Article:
09 Aug 103 charged in deadly UCL fan violence in Greece
Nearly 100 Croatian soccer fans appeared in an Athens court Wednesday to face criminal charges that include murder and membership of a criminal organization over their alleged involvement in deadly fan violence.
The handcuffed youths — many with their shirts pulled over their heads to hide their identity — appeared before an investigative magistrate a day after a 29-year-old Greek fan was stabbed to death outside AEK Athens’ stadium, prompting the cancellation of a Champions League qualifier against Dinamo Zagreb.
Court officials said the magistrate issued the blanket charges against all 103 suspects, including 97 Croatian nationals. The indictments also included charges of assault and illegal possession and use of explosive material. The murder-related charge is likely to be dropped for most of the defendants as the investigation proceeds.
Amateur video of the attack showed dozens of youths wielding bats and iron bars running past the stadium as flares and petrol bombs exploded. Ten people were injured and four remain hospitalized.
Elsewhere in Greece, police set up highway roadblocks and additional border checks to search for more suspects. Authorities announced that six Croatian nationals were arrested as they attempted to flee the country. Five of the suspects were detained in the northwestern port of Igoumenitsa as they prepared to board a ferry bound for Italy, while the sixth was arrested on a bus bound for Albania.
More violence was feared later Wednesday as Athens club Panathinaikos faced Marseille in a Champions League qualifier, which went ahead under strict security measures at Leoforos Stadium in the center of the Greek capital.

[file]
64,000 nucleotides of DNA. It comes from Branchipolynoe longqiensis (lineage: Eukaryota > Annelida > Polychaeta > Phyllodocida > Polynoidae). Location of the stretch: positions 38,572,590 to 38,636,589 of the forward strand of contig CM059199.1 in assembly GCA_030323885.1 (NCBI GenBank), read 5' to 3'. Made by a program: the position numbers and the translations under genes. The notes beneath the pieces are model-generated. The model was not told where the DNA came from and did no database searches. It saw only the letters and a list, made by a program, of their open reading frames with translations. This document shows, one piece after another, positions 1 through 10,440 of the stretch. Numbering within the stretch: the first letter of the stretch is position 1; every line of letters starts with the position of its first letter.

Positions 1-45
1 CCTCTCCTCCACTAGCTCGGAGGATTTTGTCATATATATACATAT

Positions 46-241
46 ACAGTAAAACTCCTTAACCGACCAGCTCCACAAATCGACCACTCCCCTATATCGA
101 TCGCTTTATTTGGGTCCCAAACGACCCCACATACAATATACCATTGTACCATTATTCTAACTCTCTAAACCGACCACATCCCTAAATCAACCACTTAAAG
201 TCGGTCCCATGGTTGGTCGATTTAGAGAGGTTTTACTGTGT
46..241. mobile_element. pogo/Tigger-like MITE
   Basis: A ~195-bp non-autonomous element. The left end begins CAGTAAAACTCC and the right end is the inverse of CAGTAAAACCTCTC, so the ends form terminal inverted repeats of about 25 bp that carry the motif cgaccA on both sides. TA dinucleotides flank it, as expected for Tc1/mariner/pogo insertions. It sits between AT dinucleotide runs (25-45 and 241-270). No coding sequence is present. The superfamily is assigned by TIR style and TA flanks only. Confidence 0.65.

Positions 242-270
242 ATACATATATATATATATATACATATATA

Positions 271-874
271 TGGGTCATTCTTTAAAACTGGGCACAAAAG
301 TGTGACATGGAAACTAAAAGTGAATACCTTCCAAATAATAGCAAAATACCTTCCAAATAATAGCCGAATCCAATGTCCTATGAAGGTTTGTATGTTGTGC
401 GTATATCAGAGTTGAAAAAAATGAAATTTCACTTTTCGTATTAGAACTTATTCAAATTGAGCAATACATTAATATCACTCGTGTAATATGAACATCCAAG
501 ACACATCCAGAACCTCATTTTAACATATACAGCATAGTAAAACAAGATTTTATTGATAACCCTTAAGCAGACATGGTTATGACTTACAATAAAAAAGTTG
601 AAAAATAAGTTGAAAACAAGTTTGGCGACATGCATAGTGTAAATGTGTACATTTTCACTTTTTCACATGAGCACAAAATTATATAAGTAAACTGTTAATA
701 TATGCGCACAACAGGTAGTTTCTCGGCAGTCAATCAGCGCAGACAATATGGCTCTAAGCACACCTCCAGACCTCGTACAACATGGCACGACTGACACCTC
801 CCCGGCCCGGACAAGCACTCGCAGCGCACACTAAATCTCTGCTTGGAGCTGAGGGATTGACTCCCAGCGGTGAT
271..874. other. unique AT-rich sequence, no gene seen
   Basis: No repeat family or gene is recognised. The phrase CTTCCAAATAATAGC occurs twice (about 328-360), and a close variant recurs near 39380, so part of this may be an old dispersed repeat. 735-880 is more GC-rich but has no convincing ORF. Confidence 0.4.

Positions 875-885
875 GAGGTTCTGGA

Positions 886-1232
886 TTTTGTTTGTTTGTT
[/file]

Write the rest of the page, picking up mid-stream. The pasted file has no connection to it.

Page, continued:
Police set up a cordon around the stadium and patrolled nearby intersections and subway stations.
By half-time no violence had been reported. Traveling French fans were not given tickets. State ERT television said three people were arrested outside the stadium for trying to carry in knives and flares.
The vice president of the European Commission, Greek politician Margaritis Schinas, condemned “the horrible violence” that occurred at AEK’s stadium.
“[There is] no place for violence and hooliganism in European football,” he wrote in an online post, adding that he had contacted the head of European soccer’s governing body, UEFA President Aleksander Ceferin, to discuss the incident.
Greek Public Order Minister Giannis Oikonomou said the police had made “tragic errors” in failing to stop the traveling Croatian supporters and failing to act on information that clashes were likely. He dismissed calls from opposition parties to resign and suspended seven police officers, including several in senior positions, pending an investigation and their reassignment or dismissal.
Outside AEK’s Opap Arena, fans set up tributes to the supporter who was killed — identified by family members as Michalis Katsouris from a town near Athens — leaving flowers and candles at the site where he died of a stab wound.
AEK called for UEFA to impose “immediate and severe punishment” on Dinamo Zagreb, expressing disappointment that the qualifier will go ahead in Zagreb later this month.
“The question that torments our fans is one that we described from the outset and that also torments us: How is it possible that following the brutal murder of Michalis by a gang of vicious criminals from Croatia, for AEK Athens to enter the field and play against this team?” AEK said.
“Will any of his killers be in the stands?”
The Croatian government and Dinamo have both strongly condemned the attacks in Athens. But the Zagreb club defended their actions, insisting they had fully cooperated with authorities, and rejected calls from AEK for expulsion from European competitions.
In a joint statement, meanwhile, the mayors of Athens and Zagreb, Kostas Bakoyannis and Tomislav Tomasevic appealed for calm.
“Athens and Zagreb maintain friendly ties, and as mayors we are committed to strengthening them,” they wrote. “This senseless violence has no place in our stadiums, in our cities and in our societies.”